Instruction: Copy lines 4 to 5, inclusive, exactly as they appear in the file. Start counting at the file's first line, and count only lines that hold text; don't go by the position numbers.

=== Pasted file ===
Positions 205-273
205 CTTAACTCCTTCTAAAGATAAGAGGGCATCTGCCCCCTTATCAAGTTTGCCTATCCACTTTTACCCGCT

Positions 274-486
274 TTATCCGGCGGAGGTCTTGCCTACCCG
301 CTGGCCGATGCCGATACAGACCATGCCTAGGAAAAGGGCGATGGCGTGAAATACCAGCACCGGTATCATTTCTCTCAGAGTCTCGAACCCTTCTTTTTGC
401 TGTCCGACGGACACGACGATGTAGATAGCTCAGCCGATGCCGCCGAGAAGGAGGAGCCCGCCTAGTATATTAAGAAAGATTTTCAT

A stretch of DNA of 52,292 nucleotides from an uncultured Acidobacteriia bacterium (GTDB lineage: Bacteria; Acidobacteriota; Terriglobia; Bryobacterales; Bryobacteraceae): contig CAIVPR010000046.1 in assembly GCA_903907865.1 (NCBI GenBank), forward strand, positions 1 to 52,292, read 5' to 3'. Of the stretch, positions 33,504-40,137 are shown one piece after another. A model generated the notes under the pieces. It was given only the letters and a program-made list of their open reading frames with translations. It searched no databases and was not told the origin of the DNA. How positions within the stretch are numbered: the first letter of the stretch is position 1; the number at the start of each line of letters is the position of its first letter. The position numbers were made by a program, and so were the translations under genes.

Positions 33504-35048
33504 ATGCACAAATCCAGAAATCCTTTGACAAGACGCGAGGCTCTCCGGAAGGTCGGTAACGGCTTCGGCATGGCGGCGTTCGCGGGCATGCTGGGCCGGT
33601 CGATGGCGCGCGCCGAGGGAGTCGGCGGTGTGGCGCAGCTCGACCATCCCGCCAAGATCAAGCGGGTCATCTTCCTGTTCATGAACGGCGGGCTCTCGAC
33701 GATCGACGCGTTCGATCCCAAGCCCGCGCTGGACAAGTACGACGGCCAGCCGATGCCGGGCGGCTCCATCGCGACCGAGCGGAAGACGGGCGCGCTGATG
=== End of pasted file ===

274 TTATCCGGCGGAGGTCTTGCCTACCCG
301 CTGGCCGATGCCGATACAGACCATGCCTAGGAAAAGGGCGATGGCGTGAAATACCAGCACCGGTATCATTTCTCTCAGAGTCTCGAACCCTTCTTTTTGC